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tur·tle 1

1. Any of various aquatic or terrestrial egg-laying reptiles of the order Testudines (or Chelonia), having horny toothless jaws and a bony or leathery shell into which the head, limbs, and tail can be withdrawn in most species.
2. Any of various members of this order that live in fresh or brackish water, in contrast to the terrestrial tortoises.
3. Chiefly British A sea turtle.
4. The flesh of certain turtles, used for food.
intr.v. tur·tled, tur·tling, tur·tles
1. To hunt for turtles, especially as an occupation.
2. Nautical To capsize.

[Alteration (influenced by turtle) of Middle English tortu, from Old French tortue, ultimately (probably with influence from Old French tortu, crooked, and tordu, twisted, from the shape of its legs) from Vulgar Latin *tartarūca, feminine of *tartarūcus, of Tartarus (the turtle being a symbol of the forces of darkness in early Christian iconography), from Late Latin tartarūchus, from Late Greek tartaroukhos, occupying Tartarus : Tartaros, Tartarus + ekhein, to hold; see eunuch.]

tur′tler n.

tur·tle 2

n. Archaic
A turtledove.

[Middle English, from Old English, from Latin turtur, probably of imitative origin.]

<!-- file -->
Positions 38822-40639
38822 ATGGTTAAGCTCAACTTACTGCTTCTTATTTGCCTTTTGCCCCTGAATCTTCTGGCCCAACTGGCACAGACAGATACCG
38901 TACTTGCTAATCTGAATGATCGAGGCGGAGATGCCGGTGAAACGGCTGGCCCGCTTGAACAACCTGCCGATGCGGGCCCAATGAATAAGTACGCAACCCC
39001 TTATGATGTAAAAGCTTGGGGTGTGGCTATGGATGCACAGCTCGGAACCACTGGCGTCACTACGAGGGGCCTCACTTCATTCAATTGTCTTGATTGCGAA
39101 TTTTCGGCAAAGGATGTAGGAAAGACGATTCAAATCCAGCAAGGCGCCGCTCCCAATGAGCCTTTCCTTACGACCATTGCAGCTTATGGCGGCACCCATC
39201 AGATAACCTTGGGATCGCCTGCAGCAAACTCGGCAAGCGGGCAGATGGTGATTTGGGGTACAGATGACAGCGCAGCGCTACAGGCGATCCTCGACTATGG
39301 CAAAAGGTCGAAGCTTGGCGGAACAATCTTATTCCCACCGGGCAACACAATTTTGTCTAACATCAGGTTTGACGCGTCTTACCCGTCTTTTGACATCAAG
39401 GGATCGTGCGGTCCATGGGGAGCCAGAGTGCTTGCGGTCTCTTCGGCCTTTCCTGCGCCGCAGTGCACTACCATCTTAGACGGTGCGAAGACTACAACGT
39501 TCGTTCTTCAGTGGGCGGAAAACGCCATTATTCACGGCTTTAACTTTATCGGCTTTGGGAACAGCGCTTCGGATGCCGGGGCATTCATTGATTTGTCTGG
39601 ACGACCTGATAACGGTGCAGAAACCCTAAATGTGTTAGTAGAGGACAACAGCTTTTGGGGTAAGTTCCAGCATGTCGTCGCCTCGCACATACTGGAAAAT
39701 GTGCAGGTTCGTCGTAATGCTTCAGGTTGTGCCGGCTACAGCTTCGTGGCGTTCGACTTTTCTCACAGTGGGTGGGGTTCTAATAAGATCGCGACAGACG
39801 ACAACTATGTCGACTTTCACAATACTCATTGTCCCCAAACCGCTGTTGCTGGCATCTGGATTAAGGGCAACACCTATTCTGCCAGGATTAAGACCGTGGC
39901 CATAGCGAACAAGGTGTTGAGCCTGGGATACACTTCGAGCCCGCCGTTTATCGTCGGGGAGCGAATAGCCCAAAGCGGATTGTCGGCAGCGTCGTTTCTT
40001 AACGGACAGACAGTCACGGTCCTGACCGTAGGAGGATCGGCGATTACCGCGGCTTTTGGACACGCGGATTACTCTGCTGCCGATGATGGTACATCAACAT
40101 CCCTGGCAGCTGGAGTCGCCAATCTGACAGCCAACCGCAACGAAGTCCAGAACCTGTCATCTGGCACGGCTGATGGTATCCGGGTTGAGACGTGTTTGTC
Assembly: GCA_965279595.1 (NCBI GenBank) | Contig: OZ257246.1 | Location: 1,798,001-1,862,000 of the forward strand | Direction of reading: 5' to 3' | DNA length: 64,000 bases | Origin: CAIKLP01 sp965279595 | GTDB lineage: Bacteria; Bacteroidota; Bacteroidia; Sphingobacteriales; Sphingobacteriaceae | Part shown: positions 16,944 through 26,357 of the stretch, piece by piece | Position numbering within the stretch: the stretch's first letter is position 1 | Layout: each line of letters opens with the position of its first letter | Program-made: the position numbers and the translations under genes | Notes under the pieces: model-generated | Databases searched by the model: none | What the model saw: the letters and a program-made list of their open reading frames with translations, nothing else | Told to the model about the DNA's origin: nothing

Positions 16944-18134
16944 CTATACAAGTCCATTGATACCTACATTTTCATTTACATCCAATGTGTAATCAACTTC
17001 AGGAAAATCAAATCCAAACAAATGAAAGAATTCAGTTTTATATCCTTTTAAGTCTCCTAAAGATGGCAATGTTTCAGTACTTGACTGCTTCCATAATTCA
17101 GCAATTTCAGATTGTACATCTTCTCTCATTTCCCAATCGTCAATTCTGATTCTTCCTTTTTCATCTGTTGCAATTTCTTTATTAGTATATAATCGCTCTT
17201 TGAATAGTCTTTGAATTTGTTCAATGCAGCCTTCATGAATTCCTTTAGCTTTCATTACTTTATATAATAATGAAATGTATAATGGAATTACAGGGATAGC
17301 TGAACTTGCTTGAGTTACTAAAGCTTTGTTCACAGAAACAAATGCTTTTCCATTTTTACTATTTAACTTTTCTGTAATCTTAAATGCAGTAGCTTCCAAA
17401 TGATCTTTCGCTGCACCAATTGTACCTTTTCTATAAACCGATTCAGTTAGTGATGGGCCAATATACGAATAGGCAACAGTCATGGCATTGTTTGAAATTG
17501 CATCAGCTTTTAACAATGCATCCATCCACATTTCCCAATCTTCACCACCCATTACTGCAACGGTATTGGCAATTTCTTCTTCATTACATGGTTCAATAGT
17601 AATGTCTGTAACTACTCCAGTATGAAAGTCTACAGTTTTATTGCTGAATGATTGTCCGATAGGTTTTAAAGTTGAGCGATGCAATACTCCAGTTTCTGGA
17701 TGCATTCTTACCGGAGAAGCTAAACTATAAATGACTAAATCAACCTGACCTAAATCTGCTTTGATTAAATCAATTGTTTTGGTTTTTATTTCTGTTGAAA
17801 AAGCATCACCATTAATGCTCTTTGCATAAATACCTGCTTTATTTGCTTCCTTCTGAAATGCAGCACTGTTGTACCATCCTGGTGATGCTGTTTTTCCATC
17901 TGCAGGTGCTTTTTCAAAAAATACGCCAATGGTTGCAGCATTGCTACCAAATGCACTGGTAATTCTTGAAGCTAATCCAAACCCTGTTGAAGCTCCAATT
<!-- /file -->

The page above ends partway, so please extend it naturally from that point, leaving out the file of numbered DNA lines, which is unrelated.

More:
tur·tle 3

A turtleneck.
ThesaurusAntonymsRelated WordsSynonymsLegend:
Noun1.turtler - someone whose occupation is hunting turtlesturtler - someone whose occupation is hunting turtles
skilled worker, skilled workman, trained worker - a worker who has acquired special skills
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References in periodicals archive ?
During his lifetime Titus held more than a dozen occupations, including sawmill owner, postal inspector, soldier of fortune, grocer, planing mill salesman, farmer, slave overseer, turtler, bartender, land speculator, and hotel keeper.
Weaving between the cays, we didn't see a single turtler.
Since the early 1800s, turtlers from the Cayman Islands regularly caught turtles in Nicaraguan waters and eventually dominated the sale of the much valued reptile to soup manufacturers in Britain and the USA.